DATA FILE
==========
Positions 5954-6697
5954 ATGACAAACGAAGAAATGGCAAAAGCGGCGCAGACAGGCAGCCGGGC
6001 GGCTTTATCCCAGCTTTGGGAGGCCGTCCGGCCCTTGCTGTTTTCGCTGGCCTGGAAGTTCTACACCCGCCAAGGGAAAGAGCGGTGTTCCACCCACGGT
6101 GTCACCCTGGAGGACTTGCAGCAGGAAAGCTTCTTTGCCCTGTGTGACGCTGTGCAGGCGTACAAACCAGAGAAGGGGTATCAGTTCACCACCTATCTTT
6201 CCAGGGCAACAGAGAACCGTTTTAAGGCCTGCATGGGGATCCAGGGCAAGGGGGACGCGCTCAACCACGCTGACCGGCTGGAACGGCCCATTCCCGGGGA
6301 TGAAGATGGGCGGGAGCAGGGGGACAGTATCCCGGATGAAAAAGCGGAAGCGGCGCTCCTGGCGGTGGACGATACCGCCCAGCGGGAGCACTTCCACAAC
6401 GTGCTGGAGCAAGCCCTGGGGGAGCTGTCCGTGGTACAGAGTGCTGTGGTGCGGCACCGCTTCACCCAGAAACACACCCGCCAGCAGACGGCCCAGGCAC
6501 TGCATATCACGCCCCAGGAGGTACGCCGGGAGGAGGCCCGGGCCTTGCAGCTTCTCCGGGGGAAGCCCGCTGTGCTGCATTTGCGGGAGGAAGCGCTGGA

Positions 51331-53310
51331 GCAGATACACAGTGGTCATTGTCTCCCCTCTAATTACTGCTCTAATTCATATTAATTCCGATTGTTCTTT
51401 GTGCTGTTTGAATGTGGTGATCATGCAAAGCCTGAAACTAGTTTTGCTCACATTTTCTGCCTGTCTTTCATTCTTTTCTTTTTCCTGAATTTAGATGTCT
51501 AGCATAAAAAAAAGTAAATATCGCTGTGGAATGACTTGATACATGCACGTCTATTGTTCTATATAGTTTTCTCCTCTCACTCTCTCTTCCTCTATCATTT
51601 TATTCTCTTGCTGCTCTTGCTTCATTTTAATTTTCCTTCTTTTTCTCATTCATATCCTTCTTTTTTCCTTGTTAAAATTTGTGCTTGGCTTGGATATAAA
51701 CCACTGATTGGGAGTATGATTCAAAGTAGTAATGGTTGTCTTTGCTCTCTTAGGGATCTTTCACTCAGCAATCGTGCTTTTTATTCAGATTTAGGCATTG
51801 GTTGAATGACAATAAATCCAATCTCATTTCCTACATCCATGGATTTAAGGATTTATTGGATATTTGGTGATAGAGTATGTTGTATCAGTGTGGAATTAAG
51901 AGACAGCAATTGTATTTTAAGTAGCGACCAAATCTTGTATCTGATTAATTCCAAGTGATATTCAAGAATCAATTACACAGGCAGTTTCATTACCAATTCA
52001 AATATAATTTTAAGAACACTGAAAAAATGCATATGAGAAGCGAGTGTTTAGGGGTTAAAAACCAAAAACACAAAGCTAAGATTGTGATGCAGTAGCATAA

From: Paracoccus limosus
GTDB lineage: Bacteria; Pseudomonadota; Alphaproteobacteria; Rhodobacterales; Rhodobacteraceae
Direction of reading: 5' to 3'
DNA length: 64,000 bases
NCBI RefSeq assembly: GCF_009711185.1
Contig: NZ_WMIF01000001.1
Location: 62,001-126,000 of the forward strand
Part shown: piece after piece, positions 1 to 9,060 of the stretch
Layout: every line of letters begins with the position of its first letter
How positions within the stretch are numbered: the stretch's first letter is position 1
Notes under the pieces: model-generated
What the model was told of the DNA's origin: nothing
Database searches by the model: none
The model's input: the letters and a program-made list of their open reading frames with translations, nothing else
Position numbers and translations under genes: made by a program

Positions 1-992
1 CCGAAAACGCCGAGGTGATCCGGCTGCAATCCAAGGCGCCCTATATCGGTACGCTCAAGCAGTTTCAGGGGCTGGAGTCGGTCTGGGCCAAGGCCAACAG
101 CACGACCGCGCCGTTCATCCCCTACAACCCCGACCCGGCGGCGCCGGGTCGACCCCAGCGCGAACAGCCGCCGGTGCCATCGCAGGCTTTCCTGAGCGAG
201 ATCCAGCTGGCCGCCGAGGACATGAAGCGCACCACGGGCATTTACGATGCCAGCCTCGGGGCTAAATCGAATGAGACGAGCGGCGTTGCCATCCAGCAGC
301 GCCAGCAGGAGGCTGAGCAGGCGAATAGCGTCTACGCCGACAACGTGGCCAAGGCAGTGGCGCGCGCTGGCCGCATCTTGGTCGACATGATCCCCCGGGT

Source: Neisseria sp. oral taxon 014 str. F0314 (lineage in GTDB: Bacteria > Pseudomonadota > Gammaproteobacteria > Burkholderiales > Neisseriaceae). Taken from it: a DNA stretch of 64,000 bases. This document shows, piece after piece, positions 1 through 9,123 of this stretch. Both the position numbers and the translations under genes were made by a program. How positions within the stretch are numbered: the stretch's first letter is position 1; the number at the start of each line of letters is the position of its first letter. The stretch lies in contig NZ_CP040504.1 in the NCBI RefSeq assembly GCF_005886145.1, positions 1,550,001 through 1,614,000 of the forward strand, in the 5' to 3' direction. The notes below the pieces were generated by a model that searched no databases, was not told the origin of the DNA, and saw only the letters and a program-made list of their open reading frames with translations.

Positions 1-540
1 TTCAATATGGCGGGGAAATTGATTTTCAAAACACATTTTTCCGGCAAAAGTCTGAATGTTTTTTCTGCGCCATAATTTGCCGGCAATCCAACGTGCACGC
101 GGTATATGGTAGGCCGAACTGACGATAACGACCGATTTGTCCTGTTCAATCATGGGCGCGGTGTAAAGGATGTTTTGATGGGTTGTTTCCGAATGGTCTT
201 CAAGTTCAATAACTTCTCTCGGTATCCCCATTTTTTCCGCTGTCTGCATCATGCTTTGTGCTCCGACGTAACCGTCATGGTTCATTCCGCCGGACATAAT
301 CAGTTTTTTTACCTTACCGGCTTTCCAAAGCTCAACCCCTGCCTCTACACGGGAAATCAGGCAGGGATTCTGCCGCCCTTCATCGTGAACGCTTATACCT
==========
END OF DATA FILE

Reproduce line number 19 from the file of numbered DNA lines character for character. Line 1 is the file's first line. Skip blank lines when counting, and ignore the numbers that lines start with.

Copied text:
GTDB lineage: Bacteria; Pseudomonadota; Alphaproteobacteria; Rhodobacterales; Rhodobacteraceae